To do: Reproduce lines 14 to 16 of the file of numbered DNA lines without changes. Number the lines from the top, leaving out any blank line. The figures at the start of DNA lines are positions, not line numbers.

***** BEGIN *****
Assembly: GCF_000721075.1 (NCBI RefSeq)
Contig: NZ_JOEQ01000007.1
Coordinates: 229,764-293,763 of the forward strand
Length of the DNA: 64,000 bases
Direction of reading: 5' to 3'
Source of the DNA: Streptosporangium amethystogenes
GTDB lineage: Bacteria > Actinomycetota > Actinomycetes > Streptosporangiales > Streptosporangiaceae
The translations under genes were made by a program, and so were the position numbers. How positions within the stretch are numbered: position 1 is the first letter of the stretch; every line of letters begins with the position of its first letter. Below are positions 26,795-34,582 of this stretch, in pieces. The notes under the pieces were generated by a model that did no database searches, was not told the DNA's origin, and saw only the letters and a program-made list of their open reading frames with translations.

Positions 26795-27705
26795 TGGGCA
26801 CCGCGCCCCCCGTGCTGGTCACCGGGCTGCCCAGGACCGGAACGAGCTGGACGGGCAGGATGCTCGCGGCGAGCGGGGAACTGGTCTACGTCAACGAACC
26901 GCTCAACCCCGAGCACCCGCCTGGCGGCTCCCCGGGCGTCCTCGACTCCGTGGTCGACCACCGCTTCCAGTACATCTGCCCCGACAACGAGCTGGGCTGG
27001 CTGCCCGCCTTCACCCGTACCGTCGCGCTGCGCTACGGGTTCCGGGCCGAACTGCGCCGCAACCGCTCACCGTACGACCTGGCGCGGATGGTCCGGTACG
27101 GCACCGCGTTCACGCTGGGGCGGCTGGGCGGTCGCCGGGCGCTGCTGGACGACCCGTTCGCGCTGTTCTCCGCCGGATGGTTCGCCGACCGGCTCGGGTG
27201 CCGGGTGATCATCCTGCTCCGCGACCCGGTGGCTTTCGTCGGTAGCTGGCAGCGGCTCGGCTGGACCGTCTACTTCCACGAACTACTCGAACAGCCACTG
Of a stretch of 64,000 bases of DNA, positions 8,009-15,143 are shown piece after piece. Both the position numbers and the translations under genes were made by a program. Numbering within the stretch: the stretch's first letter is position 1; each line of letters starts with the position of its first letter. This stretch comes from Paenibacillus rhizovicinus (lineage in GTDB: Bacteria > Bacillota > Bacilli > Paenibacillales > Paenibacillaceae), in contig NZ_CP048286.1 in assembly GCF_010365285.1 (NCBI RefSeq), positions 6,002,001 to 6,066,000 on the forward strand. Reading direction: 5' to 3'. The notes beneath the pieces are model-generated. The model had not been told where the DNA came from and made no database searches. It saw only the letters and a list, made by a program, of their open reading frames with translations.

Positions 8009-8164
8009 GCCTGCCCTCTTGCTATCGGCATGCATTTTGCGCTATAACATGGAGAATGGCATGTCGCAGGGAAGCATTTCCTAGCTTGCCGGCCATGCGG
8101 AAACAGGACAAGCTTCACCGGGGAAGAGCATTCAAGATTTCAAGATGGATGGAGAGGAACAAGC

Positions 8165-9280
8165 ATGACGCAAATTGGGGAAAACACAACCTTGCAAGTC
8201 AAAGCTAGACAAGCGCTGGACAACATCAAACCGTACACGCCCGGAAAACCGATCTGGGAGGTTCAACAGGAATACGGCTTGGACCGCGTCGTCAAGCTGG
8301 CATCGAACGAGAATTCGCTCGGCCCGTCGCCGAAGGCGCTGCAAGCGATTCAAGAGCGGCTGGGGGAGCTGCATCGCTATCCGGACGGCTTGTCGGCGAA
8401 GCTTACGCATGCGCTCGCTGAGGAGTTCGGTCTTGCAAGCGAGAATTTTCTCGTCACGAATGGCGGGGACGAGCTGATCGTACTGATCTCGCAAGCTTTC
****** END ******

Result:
27101 GCACCGCGTTCACGCTGGGGCGGCTGGGCGGTCGCCGGGCGCTGCTGGACGACCCGTTCGCGCTGTTCTCCGCCGGATGGTTCGCCGACCGGCTCGGGTG
27201 CCGGGTGATCATCCTGCTCCGCGACCCGGTGGCTTTCGTCGGTAGCTGGCAGCGGCTCGGCTGGACCGTCTACTTCCACGAACTACTCGAACAGCCACTG
Of a stretch of 64,000 bases of DNA, positions 8,009-15,143 are shown piece after piece. Both the position numbers and the translations under genes were made by a program. Numbering within the stretch: the stretch's first letter is position 1; each line of letters starts with the position of its first letter. This stretch comes from Paenibacillus rhizovicinus (lineage in GTDB: Bacteria > Bacillota > Bacilli > Paenibacillales > Paenibacillaceae), in contig NZ_CP048286.1 in assembly GCF_010365285.1 (NCBI RefSeq), positions 6,002,001 to 6,066,000 on the forward strand. Reading direction: 5' to 3'. The notes beneath the pieces are model-generated. The model had not been told where the DNA came from and made no database searches. It saw only the letters and a list, made by a program, of their open reading frames with translations.